EPO Accelerated Prosecution Procedure (PACE) from 2016

The EPO on 30 November 2015 issued a notice concerning the accelerated prosecution procedure (PACE)[1].  Whilst many aspects of the procedure remain unchanged, there are some important modifications that will come into force from 1 January 2016.  One key difference is that it will now be possible to request PACE only once during the search procedure and only once during the examination procedure.  This means that for any applications where PACE has previously been requested and the application has subsequently dropped out of PACE, and where PACE is still required, it is advisable to file a PACE request before the new procedure comes into force on 1 January 2016.

The PACE procedure at the EPO allows for the search and/or examination of any application to be accelerated.  As of 1 January 2016, it will be necessary to file the PACE request online using the appropriate form.  Other than this, there are no special requirements to qualify for PACE: the request can be filed at any time, no official fee is payable and no special reasons need be given.

The EPO will accept the request for accelerated prosecution where “practically feasible and subject to the workload of search and examining divisions”.  In practice, PACE requests are usually accepted.  In certain technical fields, current backlogs may mean that PACE requests are in practice ineffective.  In addition, applicants who routinely request PACE for all or most of their applications will be required by the EPO to select a subset of applications for acceleration.

From 1 January 2016, requests for acceleration of the search procedure and requests for acceleration of the examination procedure will need to be filed separately.  Further, from 1 January 2016 it will be possible to file requests for acceleration of the examination procedure only after responsibility for the application has passed to the examining division.

Once PACE has been requested, the EPO aims to issue a search report within 6 months.  For examination, the EPO aims to produce an examination report within 3 months, and any further examination reports within 3 months of the applicant's response.

Applications will be removed from PACE if: (i) the PACE request is withdrawn, (ii) the applicant extends a time limit, or (iii) the application is refused, withdrawn or deemed withdrawn.  The EPO generally already removes applications from PACE under these circumstances, so this does not in practice represent a significant change to the procedure.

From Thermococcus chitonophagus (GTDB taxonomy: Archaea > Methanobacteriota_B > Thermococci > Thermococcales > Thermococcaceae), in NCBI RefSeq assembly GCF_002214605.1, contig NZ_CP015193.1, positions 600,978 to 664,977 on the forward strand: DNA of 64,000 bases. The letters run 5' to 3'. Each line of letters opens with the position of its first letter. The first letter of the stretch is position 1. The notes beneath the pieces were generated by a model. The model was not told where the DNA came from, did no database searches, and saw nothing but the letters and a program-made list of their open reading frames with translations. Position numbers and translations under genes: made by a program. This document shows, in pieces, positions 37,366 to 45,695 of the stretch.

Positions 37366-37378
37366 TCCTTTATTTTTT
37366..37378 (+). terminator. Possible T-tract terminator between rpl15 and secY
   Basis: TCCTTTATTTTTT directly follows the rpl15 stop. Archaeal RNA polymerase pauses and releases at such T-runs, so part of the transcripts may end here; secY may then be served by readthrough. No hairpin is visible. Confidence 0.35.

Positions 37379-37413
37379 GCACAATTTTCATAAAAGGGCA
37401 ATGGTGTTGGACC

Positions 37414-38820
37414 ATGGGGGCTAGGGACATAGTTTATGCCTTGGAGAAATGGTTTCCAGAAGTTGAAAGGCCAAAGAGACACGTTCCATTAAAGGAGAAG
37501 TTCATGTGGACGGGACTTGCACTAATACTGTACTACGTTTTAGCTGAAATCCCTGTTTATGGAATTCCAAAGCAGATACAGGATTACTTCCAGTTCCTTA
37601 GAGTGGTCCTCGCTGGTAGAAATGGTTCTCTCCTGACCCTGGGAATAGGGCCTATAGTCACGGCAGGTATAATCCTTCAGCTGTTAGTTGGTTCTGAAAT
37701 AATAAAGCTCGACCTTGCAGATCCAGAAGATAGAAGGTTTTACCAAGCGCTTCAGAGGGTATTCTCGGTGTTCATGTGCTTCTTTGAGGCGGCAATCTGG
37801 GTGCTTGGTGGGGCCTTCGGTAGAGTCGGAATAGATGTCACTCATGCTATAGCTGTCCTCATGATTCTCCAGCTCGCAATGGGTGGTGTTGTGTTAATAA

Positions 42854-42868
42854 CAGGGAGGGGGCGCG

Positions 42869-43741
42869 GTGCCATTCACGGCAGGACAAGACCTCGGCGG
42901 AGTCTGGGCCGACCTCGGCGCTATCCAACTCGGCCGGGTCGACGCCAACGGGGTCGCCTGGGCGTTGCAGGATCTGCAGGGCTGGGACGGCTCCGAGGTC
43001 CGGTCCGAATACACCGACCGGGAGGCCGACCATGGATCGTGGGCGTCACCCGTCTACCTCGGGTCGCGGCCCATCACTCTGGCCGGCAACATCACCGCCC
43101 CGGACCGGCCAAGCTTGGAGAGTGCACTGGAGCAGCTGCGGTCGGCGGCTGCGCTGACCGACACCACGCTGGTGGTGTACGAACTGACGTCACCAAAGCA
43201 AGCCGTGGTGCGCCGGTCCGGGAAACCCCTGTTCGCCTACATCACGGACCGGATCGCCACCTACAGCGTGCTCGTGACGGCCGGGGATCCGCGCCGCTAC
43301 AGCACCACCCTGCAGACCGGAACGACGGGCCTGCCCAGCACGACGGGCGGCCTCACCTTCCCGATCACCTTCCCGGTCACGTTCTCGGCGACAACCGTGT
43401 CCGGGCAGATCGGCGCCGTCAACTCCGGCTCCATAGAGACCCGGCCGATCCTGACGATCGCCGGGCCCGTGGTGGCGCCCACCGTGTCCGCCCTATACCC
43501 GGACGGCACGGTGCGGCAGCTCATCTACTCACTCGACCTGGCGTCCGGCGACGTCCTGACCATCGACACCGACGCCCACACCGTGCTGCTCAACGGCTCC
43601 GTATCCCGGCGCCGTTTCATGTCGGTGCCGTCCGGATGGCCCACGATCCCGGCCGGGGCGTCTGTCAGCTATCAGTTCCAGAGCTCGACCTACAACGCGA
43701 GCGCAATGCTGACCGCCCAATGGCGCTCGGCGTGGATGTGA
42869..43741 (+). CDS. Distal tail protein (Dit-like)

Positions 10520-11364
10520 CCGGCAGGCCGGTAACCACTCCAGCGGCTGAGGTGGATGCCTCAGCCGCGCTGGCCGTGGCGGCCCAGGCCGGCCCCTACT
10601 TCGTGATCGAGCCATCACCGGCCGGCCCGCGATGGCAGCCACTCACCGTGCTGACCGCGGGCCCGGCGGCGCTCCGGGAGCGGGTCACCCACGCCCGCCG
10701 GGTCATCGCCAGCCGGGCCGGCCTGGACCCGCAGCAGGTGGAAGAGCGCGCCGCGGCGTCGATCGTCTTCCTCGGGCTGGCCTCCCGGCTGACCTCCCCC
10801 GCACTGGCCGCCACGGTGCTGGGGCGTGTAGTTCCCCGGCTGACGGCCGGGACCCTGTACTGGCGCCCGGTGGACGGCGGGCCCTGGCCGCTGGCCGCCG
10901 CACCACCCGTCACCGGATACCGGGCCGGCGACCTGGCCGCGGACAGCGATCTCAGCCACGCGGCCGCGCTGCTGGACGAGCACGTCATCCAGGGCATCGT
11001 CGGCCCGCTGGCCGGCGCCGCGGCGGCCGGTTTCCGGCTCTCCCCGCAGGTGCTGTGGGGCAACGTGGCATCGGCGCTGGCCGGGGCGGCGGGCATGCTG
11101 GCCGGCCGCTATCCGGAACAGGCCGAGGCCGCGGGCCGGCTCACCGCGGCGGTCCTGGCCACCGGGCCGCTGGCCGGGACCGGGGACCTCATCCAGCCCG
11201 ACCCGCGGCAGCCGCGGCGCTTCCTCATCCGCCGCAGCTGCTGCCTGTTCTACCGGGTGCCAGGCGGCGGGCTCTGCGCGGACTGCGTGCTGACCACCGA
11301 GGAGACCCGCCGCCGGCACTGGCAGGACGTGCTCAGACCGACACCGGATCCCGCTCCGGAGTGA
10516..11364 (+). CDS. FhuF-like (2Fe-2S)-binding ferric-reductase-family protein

A more significant development is that from 1 January 2016 it will be possible to file a request for PACE only once during the search phase and only once during the examination phase.  As a result, if an application is removed from PACE under the new procedure (for example because an extension has been requested), it will no longer be possible to reinstate the application into PACE by filing a further request for PACE.  Accordingly, for any applications where PACE is desired and where PACE has previously been requested and the application has subsequently dropped out of PACE, it is advisable to file a further PACE request as a precaution before the new procedure comes into force on 1 January 2016

The EPO’s notice states that accelerated prosecution will be “suspended” on cases where renewal fees are not paid in due time.  Although not stated, the implication is that accelerated prosecution will be resumed if the renewal fee is paid within the six-month grace period.

It is noteworthy that on applications where substantiated observations on patentability under Article 115 EPC have been filed at the EPO by a non-anonymous third party, the EPO will treat the application as if a PACE request has been filed and will accelerate prosecution.  However, the filing of such third party observations would not seem to constitute a request for PACE by the applicant, and indeed the applicant may not desire PACE at all.  In such circumstances where PACE is initiated by a third party, the applicant cannot remove the application from the accelerated procedure by, for example, filing an extension request.  Nor it seems would the earlier filing of a PACE request by the applicant and subsequent removal from PACE preclude the EPO from accelerating prosecution in view of substantiated observations by a non-anonymous third party.

 

26 November 2015



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